-My Editor-in-Chief, Yesterday
With that in mind, I bring you a comprehensive history of Scooby-Doo.
In 1969, four meddling kids and their talking dog first graced the television screen, and with them they brought a gaggle of galloping ghosts, a spooky space kook, a terrorizing amusement park robot, and a mummy. Well, actually, MAJOR SPOILER ALERT HERE none of those monsters were real; they were just cranky old coots in disguise, hoping to scare off the locals in order to either A) find buried treasure, or B) make big on some real estate scam. Oh, and the robot was totally real. No one behind that mask. The kids were in grave danger.
It’s a silly premise, aimed squarely at the enigmatic youth of the late 1960s/early 1970s, featuring dialogue perforated with superfluous “likes,” mandatory puns, and a wanton overabundance of the word “groovy,” but it nonetheless became one of the longest-running and most beloved television franchises in history. Something about it just clicked with children across the generations. Since I have a hard time believing the writers really did manage to connect with the youngsters solely through the word “groovy,” and since the mysteries themselves are entirely predictable, I’m left to explain this show with another example: NCIS. You don’t go back every week for the mysteries, but for the characters.
We all know Fred, Daphne, Velma, Shaggy, and Scooby-Doo. Their abundant proliferation in pop culture is unparalleled by any other original animated characters for children. These five mystery-solving friends have known illustrious success and popularity, and part of the beauty of it—part of what has made them consistently accessible to children for five decades—is the very predictability of the original show. Scooby-Doo, Where Are You?, which premiered in 1969 and ran for two-and-a-half seasons before getting rebranded as The Scooby-Doo Show, features over two dozen episodes with the exact same plot, but a different monster each time. Well, a slightly different monster. Nearly every episode features a ghost of some kind. There’s a ghost pirate, a ghost miner, a ghost ghost, the ghost of Geronimo, a vampire ghost, a werewolf ghost, a space ghost, a caveman ghost, a deep-sea diver ghost, a bedsheet ghost, a ghost puppeteer… you get the idea. Occasionally they branch out to include witches and mummies and the like. My favorite episode from the original series is “A Gaggle of Galloping Ghosts,” which, despite its entirely misleading title, features zero ghosts, but instead the gang gets trapped in a castle with a vampire, a werewolf, and a Frankenstein monster. While predictable and repetitive, these episodes have a genuine spirit of fun, spooky entertainment for kids that’s impossible to fault. I love Scooby-Doo, Where Are You?, but then… The Scooby-Doo Show. Oh boy.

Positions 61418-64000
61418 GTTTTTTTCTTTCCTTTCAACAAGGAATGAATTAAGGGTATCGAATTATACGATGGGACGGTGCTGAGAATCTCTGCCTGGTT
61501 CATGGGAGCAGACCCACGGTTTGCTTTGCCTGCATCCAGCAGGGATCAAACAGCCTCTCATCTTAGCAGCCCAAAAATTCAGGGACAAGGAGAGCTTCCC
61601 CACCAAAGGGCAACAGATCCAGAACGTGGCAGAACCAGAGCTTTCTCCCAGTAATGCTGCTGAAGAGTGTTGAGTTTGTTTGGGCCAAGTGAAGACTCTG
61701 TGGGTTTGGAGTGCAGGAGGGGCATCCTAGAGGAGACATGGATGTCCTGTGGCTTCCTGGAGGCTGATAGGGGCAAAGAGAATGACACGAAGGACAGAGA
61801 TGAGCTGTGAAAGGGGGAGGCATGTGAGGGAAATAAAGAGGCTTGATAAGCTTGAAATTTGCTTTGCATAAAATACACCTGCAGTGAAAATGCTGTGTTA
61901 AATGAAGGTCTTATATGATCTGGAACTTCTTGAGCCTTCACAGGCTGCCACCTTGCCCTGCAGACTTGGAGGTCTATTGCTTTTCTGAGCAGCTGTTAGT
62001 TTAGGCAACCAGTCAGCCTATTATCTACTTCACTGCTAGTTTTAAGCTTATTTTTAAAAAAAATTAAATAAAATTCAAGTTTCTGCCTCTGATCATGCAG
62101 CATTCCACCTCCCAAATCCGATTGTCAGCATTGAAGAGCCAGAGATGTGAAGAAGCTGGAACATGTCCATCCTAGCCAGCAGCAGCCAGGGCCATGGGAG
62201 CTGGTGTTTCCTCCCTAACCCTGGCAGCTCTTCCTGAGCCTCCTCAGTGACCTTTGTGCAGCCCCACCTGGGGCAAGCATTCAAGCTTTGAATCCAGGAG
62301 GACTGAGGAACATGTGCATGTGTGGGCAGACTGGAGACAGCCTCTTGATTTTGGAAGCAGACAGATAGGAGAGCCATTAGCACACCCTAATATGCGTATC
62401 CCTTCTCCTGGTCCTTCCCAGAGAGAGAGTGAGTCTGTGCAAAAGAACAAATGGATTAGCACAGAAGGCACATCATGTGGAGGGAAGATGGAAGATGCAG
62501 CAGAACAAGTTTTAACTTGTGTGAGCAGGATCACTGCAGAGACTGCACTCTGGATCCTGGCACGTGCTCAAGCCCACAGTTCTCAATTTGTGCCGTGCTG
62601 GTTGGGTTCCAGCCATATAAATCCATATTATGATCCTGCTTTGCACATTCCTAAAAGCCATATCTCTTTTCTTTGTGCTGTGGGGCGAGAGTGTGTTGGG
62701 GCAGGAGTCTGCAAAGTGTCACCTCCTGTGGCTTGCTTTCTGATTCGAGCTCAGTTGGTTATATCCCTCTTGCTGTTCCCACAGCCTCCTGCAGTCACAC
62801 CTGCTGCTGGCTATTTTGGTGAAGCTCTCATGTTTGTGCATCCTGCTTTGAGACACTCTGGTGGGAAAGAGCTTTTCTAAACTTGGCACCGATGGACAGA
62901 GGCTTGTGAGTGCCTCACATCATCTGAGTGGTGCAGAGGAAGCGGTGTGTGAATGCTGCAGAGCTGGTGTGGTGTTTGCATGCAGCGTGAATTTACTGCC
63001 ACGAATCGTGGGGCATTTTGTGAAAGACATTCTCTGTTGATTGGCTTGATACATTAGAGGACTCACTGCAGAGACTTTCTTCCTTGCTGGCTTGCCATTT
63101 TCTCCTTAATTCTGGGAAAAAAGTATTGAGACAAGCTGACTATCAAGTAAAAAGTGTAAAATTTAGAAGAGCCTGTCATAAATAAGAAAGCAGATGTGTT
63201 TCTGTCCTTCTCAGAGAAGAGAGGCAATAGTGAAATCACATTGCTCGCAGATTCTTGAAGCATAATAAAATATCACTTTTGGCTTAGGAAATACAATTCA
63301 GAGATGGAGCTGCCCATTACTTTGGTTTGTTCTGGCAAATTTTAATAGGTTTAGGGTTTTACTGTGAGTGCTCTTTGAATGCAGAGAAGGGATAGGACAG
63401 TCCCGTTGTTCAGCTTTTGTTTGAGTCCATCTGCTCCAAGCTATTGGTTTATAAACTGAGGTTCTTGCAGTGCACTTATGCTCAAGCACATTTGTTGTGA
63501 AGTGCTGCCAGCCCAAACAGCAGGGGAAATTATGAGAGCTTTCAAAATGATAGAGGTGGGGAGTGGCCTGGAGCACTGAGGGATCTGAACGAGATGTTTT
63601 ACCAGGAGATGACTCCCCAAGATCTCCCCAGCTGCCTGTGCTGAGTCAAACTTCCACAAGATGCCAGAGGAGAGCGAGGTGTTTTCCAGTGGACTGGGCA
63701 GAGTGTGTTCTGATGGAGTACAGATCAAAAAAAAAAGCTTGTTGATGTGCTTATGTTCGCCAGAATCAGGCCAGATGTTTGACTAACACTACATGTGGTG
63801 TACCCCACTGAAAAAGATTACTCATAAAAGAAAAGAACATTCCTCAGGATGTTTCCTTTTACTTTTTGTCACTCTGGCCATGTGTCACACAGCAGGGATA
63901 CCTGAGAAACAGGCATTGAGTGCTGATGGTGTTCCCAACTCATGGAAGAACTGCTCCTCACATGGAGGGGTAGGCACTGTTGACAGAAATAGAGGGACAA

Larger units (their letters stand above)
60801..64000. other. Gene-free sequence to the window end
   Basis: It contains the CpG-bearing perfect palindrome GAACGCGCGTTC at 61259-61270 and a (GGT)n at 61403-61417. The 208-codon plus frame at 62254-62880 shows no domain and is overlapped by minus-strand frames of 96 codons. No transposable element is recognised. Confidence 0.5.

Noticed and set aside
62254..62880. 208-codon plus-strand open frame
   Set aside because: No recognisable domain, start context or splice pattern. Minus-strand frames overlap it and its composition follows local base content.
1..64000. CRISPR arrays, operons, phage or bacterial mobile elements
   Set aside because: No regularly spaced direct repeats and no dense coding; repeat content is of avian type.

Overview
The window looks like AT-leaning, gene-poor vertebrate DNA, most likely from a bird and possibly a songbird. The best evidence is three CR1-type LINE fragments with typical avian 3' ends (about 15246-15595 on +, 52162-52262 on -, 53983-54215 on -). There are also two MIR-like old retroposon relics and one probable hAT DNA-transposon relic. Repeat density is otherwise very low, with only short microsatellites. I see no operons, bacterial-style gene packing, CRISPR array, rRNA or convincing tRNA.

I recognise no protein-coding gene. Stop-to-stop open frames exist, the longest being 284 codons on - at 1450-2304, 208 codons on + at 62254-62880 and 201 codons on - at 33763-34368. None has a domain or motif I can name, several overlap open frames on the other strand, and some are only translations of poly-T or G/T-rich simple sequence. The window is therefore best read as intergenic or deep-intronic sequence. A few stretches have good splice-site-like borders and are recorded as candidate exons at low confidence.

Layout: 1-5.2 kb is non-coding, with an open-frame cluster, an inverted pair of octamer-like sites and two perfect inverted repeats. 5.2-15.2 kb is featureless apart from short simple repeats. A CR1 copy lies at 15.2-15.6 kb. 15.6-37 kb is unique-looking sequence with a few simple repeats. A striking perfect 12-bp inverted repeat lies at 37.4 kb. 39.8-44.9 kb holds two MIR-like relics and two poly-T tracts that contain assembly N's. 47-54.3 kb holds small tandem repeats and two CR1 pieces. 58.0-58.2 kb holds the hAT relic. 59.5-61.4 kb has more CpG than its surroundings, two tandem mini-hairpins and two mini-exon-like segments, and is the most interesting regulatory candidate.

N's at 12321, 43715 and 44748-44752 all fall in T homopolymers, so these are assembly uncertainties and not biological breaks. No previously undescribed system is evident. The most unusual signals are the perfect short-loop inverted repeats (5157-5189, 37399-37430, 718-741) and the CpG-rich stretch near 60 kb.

So, season three of Scooby-Doo, Where Are You?, was produced several years after the second season and my goodness does it ever have some problems. And by, “does it ever have some problems,” I of course mean, “every episode is terrible.” How terrible? So terrible that after three episodes, they canceled the show and rebooted it as The Scooby-Doo Show. Desperate to break away from the formula, wrongly blaming said formula for season three’s poor quality, the showrunners decided to spice things up by transforming Mystery Incorporated into a globe-trotting gang of super-sleuths. No longer do they simply drive around in their garishly colored Mystery Machine; now they travel the world to hunt down wrongdoers, reaching such outlandishly far-flung locales as Turkey, Brazil, Scotland, the North Pole, the Bermuda Triangle, and even Canada, because that’s real freakin’ plausible.